We live in a time when we can get clothes faster and cheaper than ever before. That is a good thing — at least for you. For a lot of the people in the supply chain that helped produce that sweater/T-shirt/jacket you’re wearing, the savings you receive come out of their pocket. You pay less because they get paid less. It’s one of the dirty secrets in fashion that people don’t like to talk about. Noah founder Brendon Babenzien, however, recently pulled back the curtain to explain why his products purposely are not cheap, and the reason isn’t capitalist greed.
In a blog post on Noahny.com, Babenzien broke down all of the costs that go into creating its Two-Tone Parka that retails for $448. The impetus for the post was an encounter Babenzien had with a shopper at Dover Street Market in London. The person asked Babenzien point blank why Noah’s jacket cost more than another one that Babenzien previously made, presumably while he served as creative director at Supreme.
As Babenzien explained to the customer and recounted in the blog, the products that Noah makes aren’t designed to be disposable because that isn’t responsible to the environment. They are also created so that everyone who contributes along the way can make a fair living.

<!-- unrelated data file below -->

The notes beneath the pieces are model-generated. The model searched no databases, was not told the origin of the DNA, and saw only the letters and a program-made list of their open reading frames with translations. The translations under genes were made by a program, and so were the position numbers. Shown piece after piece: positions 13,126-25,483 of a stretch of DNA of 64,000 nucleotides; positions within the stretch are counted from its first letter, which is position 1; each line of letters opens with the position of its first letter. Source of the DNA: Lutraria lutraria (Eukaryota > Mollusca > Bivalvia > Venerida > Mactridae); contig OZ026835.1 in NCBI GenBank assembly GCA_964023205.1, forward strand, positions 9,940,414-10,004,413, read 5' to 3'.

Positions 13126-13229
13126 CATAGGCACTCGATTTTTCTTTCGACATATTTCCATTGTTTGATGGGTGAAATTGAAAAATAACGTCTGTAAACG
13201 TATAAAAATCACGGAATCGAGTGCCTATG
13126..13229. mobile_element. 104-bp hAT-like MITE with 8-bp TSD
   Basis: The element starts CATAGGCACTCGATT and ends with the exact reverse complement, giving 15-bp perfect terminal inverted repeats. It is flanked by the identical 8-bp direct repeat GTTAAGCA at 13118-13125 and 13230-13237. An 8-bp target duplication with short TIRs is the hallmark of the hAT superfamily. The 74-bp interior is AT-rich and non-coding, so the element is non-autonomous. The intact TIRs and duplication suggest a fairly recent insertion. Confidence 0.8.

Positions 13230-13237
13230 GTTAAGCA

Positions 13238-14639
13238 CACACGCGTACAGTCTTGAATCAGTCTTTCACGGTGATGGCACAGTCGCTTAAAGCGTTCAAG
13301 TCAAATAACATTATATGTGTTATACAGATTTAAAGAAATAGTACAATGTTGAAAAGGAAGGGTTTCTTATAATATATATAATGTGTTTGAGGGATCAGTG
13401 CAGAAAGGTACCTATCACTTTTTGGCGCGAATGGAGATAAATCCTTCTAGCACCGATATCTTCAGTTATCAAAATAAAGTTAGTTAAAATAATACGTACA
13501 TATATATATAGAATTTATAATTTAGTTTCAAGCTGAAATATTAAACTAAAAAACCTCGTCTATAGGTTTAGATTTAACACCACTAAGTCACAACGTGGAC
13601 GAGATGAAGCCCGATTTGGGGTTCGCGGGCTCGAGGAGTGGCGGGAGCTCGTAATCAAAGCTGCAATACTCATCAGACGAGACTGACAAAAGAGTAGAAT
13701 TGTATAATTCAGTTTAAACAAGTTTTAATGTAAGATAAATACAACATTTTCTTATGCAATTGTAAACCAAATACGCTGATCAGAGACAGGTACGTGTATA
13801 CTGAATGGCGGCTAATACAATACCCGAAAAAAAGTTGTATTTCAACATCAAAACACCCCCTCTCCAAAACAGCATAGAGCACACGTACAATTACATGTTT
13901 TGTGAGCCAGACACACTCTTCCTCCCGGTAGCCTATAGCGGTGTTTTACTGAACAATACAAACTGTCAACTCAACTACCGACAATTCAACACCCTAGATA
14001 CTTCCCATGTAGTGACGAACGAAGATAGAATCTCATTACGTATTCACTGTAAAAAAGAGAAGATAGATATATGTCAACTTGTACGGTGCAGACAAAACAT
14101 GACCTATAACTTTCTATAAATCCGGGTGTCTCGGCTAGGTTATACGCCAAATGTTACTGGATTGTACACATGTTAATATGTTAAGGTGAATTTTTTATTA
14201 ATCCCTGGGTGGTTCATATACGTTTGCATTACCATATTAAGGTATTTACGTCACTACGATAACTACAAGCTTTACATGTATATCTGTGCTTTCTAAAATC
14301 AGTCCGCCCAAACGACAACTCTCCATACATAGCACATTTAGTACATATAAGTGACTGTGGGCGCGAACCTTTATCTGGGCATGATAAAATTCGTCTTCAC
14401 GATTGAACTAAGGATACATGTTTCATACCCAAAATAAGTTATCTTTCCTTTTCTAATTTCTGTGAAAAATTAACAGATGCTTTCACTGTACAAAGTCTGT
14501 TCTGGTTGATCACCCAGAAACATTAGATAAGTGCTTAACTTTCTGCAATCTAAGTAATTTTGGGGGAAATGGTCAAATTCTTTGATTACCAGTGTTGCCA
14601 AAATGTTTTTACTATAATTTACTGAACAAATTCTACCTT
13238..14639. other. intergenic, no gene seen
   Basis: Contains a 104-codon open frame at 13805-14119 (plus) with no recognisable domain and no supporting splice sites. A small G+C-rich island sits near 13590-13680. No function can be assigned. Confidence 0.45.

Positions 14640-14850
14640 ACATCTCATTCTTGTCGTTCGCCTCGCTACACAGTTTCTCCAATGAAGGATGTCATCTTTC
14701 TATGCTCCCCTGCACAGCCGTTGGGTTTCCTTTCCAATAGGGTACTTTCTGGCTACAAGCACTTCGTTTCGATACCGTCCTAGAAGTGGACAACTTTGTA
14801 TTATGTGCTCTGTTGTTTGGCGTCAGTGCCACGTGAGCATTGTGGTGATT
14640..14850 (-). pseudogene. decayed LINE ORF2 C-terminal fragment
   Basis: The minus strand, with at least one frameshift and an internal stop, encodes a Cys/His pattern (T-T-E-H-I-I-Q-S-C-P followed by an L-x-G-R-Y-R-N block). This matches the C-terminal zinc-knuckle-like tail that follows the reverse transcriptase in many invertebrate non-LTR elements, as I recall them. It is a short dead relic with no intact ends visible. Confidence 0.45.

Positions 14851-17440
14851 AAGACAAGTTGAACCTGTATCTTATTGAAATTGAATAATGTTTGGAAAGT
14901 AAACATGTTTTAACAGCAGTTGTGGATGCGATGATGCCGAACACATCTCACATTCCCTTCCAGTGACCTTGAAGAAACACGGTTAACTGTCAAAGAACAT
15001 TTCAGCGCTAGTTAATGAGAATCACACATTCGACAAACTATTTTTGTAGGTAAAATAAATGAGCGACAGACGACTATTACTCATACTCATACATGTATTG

We buy from reputable suppliers making high quality textiles in countries with reasonable environmental laws. That means they cost more, but they contribute a bit less to environmental destruction. If this is a priority for a consumer, then there is real value there. If not, I believe it is only a matter of time before it does become a priority for everyone, and we’ll see you all eventually. Next, we manufacture in countries that have fair labor laws and are known for producing high-quality garments.
In the Italian factory where the Two-Tone Parka is made, workers make a living wage and get more vacation time than most people in the U.S. “All of these factors add up and mean we pay more to make the jackets—we are OK with this. We place real value on people having a nice life, and are willing to grow our business slowly in order to make sure others live well,” Babenzien said. In the case of the jacket, Noah spends $226.47 to produce each jacket. It then is marked up to $221.52 to get to the retail price of $448.
That markup seems like a lot, but as Babenzien notes, that is where all the money to pay employee salaries and health insurance comes from as well as the rent on its Soho store and all the other expenses that come with running a small business.
There are ways that Babenzien could lower the per unit costs on a jacket, but his gain would be someone else’s loss and that is not a deal he is willing to make:
Make no mistake about it: Every time you buy something that is made cheaply, it means someone else is picking up the cost. You save money because someone else is making less, and perhaps working in conditions that no human should suffer. We have become accustomed to pricing structures that are, quite simply, lies. The pricing we have become accustomed to—whether for garments, food, or technology—is mostly based on finding the cheapest manufacturing on the planet. This means moving into underdeveloped countries and taking advantage of the impoverished.
As we head into the mass consumerism that is the holidays, it is a good message to keep in mind.